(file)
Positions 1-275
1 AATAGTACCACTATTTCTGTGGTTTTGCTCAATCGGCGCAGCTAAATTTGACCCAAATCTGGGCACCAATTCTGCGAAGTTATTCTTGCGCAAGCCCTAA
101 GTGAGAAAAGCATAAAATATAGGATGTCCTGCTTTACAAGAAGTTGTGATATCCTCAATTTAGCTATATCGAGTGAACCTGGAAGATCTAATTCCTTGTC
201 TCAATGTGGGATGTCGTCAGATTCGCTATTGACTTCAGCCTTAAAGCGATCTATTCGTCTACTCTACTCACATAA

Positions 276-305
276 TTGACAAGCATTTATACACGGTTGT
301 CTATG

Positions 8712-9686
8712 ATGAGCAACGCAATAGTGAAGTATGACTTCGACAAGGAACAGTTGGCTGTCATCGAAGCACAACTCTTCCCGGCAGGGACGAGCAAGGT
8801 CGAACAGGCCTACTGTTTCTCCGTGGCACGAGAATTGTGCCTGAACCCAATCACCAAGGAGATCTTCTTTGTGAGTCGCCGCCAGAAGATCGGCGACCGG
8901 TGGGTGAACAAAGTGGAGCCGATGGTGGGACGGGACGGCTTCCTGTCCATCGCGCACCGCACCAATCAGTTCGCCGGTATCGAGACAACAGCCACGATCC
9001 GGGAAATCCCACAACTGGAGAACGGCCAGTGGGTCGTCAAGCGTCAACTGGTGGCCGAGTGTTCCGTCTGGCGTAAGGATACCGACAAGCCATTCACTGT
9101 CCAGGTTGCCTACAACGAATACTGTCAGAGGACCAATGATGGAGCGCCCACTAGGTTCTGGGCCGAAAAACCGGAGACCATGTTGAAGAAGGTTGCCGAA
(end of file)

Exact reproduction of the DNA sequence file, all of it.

Positions 1-275
1 AATAGTACCACTATTTCTGTGGTTTTGCTCAATCGGCGCAGCTAAATTTGACCCAAATCTGGGCACCAATTCTGCGAAGTTATTCTTGCGCAAGCCCTAA
101 GTGAGAAAAGCATAAAATATAGGATGTCCTGCTTTACAAGAAGTTGTGATATCCTCAATTTAGCTATATCGAGTGAACCTGGAAGATCTAATTCCTTGTC
201 TCAATGTGGGATGTCGTCAGATTCGCTATTGACTTCAGCCTTAAAGCGATCTATTCGTCTACTCTACTCACATAA

Positions 276-305
276 TTGACAAGCATTTATACACGGTTGT
301 CTATG

Positions 8712-9686
8712 ATGAGCAACGCAATAGTGAAGTATGACTTCGACAAGGAACAGTTGGCTGTCATCGAAGCACAACTCTTCCCGGCAGGGACGAGCAAGGT
8801 CGAACAGGCCTACTGTTTCTCCGTGGCACGAGAATTGTGCCTGAACCCAATCACCAAGGAGATCTTCTTTGTGAGTCGCCGCCAGAAGATCGGCGACCGG
8901 TGGGTGAACAAAGTGGAGCCGATGGTGGGACGGGACGGCTTCCTGTCCATCGCGCACCGCACCAATCAGTTCGCCGGTATCGAGACAACAGCCACGATCC
9001 GGGAAATCCCACAACTGGAGAACGGCCAGTGGGTCGTCAAGCGTCAACTGGTGGCCGAGTGTTCCGTCTGGCGTAAGGATACCGACAAGCCATTCACTGT
9101 CCAGGTTGCCTACAACGAATACTGTCAGAGGACCAATGATGGAGCGCCCACTAGGTTCTGGGCCGAAAAACCGGAGACCATGTTGAAGAAGGTTGCCGAA